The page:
For some people, smiling is a near constant thing they do. For others, it takes some work to get them to smile. But at some point, everyone smiles. The question is, why do we smile? We all know that smiling conveys joy, happiness, and all-around positive emotions.
But of all the ways we can express those feelings, why do we automatically raise the sides of our mouth into a smile?
We are taught how to walk, how to speak, how to write, and so many other things. But no one needs to teach a baby to smile. Even before a baby is born, they can make what’s known as a “reflex smile”. This is a tiny smirk that can occur randomly. By the time they reach 6 weeks, they’ll start showing full open–mouth smiles. Are they just mimicking their own parents’ smiles at this point?
It might not be so simple.
The Meaning of Smiles
The truth is, we don’t fully known why we smile when we’re happy and frown when we are sad. Smiles are rather unique to humans. When an animal shows its teeth, it’s typically to display dominance or aggression. In the case of a dog panting, it might look like a smile, but it’s really just the dog trying to breath and cool down.
When primates appear to “smile”, they are actually showing a sign of submission, not happiness.
Even amongst humans, smiles can mean different things depending on the situation and body language. However, there’s something called a Duchenne Smile. This is considered to be a true, genuine smile that is rarely caused by anything except positivity and joy.
When a person gives a Duchenne Smile, it’s not just their mouth that reacts, but their whole face. Mysteriously, this expression transcends cultures across the globe.
Reacting to Happiness
Scientists have used neuroimaging to show how the brain reacts to different emotions. While they can use the images to tell if a person is happy or sad, they are unable to connect these reactions to a person smiling or frowning.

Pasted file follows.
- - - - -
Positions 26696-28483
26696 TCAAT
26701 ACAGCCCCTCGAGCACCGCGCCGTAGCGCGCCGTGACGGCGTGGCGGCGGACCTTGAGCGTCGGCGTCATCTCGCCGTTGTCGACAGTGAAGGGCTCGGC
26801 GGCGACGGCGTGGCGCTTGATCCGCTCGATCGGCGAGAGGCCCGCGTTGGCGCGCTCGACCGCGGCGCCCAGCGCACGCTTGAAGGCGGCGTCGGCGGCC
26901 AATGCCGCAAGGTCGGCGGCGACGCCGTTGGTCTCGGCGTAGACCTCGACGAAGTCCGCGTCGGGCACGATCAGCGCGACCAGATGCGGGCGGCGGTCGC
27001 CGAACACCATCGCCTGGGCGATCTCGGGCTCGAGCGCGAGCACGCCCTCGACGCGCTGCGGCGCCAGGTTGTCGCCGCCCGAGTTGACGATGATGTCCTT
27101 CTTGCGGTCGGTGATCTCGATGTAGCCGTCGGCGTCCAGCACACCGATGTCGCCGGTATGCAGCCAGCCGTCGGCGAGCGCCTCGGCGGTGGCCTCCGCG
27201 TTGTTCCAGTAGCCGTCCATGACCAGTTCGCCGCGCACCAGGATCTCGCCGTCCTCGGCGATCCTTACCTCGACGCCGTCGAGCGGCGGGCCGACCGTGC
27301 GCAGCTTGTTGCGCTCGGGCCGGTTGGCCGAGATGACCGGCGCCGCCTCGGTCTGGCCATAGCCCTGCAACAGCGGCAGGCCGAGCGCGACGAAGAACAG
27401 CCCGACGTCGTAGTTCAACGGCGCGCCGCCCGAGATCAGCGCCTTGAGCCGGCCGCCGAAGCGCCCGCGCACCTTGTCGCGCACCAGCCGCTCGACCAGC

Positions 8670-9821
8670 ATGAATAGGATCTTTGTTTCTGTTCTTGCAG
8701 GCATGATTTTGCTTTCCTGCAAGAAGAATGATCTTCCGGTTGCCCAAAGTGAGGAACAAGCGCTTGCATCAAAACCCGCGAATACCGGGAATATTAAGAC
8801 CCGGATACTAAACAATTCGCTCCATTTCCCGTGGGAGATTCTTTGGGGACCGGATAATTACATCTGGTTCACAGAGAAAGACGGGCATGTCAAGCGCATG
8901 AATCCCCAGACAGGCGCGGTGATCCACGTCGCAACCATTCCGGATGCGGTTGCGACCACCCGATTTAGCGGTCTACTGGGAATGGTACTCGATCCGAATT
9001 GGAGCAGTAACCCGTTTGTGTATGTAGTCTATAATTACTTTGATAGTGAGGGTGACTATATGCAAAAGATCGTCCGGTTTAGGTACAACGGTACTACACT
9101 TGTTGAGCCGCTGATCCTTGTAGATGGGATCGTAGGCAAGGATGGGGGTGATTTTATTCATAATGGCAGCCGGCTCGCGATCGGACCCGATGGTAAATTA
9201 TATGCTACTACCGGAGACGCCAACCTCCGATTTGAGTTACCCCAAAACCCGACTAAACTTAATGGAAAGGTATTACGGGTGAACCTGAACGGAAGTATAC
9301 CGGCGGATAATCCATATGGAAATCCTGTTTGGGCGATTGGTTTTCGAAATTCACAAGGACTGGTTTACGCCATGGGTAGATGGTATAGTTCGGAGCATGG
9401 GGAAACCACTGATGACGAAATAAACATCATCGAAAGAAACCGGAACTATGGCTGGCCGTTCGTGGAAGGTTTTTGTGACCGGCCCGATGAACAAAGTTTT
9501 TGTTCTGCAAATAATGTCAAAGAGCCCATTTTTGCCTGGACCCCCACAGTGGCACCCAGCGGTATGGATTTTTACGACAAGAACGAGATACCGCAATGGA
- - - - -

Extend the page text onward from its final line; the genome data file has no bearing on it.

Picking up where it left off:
Some theorize that it may be an evolutionary trait passed on by early human tribes as a way of greeting each other and gaining benefit from those around them. This idea is far from conclusive, however, as there are facts that directly contradict it.
Still, even if we don’t know why we smile, we do know that smiling is a powerful thing.
Why You Should Smile More
As we talked about in a previous post, smiling has been proven to positively affect your life and the attitudes of those around you. Even a fake smile can cause your brain to release endorphins, which in turn make you feel happier. Meanwhile, smiling causes those around you to smile more. Joy can truly be a contagious thing.
So, it’s in everyone’s best interest for you to smile.
If you’re hesitant to smile due to the alignment of your teeth, it might be time to visit an orthodontist. Orthodontic treatment is an effective, affordable way to achieve a happier, healthier smile. Not only do braces and Invisalign put your teeth in proper alignment, but they can help with enamel wear, teeth grinding, bad breath, jaw pain, and more.
After you’re done with your orthodontic treatment, you’ll have plenty of reasons to smile more.
For an orthodontist in Beavercreek, Bellefontaine, or Springfield, Ohio, contact Dhingra Orthodontics.